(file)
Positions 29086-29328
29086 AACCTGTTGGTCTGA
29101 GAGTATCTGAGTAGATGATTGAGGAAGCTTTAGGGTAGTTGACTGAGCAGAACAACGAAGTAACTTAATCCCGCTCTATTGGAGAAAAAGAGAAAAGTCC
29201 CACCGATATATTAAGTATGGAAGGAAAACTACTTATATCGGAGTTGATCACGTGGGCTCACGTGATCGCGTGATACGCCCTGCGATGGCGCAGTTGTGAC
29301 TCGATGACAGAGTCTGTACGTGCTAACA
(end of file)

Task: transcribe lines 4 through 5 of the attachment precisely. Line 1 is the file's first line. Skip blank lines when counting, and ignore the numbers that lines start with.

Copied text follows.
29201 CACCGATATATTAAGTATGGAAGGAAAACTACTTATATCGGAGTTGATCACGTGGGCTCACGTGATCGCGTGATACGCCCTGCGATGGCGCAGTTGTGAC
29301 TCGATGACAGAGTCTGTACGTGCTAACA